After changing diapers, thoroughly wash your hands. Hand cleaning can help keep bacteria and yeast from spreading to other regions of your baby’s body, you, or other children.
Yeast Diaper Rash
An overgrowth of the yeast Candida albicans in the diaper area causes the rash. This yeast is commonly found on the skin and is completely safe. It can, however, cause a red, itchy rash if it multiplies excessively. Other symptoms, such as itching and burning, may accompany the rash.
A fungal diaper rash differs from a bacterial diaper rash and must be treated accordingly. What may be effective against bacteria may aggravate a fungal rash. When a diaper rash appears, it is critical to determine the type of rash on the irritated skin and treat it properly.
A bacterial infection or allergic reaction can be treated by modifying the infant’s food, using baby wipes or laundry detergent, and thoroughly cleaning the diaper region. Switch to more natural items if your child has sensitive skin.
If your kid has a yeast diaper rash, the rash will most likely be red and somewhat elevated. The skin may also be glossy and prone to tiny pimples. The rash might cause the baby’s skin to peel in severe circumstances.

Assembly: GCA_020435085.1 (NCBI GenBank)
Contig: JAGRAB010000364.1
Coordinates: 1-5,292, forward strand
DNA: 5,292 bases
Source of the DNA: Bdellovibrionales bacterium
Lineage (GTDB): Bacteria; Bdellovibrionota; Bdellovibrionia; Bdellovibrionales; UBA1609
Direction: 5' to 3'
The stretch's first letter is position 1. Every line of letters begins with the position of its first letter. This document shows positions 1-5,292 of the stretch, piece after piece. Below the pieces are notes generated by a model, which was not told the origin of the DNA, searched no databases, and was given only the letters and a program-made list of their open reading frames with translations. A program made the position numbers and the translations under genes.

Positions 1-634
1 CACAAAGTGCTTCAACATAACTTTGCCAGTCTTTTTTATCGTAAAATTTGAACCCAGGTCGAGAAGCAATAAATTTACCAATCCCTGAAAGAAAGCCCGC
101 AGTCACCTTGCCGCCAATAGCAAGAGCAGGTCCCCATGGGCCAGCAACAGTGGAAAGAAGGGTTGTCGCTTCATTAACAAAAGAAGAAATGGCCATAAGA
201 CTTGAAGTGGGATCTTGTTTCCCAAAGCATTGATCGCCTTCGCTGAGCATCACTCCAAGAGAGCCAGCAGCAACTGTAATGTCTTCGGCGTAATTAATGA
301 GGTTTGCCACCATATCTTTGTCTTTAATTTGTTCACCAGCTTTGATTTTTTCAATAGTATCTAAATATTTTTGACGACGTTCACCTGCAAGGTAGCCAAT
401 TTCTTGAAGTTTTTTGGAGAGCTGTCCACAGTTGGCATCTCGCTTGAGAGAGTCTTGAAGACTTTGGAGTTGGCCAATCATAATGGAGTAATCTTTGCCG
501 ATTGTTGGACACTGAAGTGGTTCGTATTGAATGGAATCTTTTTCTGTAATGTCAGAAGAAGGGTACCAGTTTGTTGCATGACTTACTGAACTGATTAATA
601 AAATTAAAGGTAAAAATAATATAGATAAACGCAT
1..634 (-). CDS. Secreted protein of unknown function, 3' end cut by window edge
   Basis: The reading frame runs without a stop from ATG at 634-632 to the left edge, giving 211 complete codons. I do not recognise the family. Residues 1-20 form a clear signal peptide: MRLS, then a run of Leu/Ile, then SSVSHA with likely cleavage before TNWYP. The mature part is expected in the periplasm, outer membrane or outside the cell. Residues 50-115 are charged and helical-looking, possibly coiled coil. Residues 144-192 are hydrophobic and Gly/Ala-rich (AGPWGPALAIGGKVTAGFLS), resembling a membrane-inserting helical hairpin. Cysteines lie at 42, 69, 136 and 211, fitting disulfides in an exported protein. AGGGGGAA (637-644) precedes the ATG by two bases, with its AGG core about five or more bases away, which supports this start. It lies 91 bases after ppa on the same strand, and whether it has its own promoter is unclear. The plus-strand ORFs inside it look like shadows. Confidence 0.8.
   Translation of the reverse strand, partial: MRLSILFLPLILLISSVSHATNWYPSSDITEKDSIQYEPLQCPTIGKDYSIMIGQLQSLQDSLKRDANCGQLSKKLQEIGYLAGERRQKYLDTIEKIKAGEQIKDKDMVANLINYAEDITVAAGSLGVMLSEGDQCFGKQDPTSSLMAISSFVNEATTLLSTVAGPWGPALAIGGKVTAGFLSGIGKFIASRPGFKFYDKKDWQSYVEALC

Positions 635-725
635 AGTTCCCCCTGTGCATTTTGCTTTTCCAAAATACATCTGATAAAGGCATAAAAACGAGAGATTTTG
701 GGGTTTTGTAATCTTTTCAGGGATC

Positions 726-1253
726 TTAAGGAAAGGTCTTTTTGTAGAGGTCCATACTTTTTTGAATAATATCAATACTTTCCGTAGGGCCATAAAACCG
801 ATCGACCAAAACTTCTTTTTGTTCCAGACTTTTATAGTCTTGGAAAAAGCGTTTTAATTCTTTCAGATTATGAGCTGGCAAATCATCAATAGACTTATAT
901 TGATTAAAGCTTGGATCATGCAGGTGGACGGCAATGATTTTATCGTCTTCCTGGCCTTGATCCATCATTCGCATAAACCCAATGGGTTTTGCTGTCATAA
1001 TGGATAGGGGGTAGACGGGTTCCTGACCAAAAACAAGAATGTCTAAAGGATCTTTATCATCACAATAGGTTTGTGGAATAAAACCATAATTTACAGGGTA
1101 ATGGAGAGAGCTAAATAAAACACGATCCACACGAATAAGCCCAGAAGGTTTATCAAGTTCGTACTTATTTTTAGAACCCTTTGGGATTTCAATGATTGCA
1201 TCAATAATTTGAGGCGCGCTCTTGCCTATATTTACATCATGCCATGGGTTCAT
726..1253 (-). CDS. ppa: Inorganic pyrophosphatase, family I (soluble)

How To Treat Yeast Diaper Rash
An over-the-counter antifungal cream is the most effective way to treat a yeast diaper rash. To protect the baby’s skin, apply a barrier lotion such as petroleum jelly or zinc oxide.
Aside from using medication, it is critical to keep the diaper area clean and dry. Change your baby’s diaper frequently and thoroughly clean the area. Allow the skin to dry before putting on a new diaper.
Many moms report much relief from apple cider vinegar (ACV) baths. ACV has been proven to kill the candida spores and it is very soothing on the skin.
If you use cloth diapers, make sure to wash them after each use in hot water with detergent. You should also think about using a bleach-free detergent.
How to Prevent Yeat Diaper Rashes
Many of the techniques for preventing a yeast diaper rash are identical to those for treating it at home.
Diaper rashes are prevalent because diapers are frequently warm and damp. The easiest approach to avoid rashes and a yeast diaper rash is to keep your kid clean and as dry as possible.
Consider the following preventive measures:
- Bathe the baby on a regular basis in warm water. Every time you change their diaper, clean the diaper area.
- Change diapers frequently. Baby should not be left in a wet diaper.
- Allow baby’s bottom to air-dry for as long as possible after changing diapers. Patting baby’s bum with a soft cloth or using a cool-air blow drier may assist speed up the process.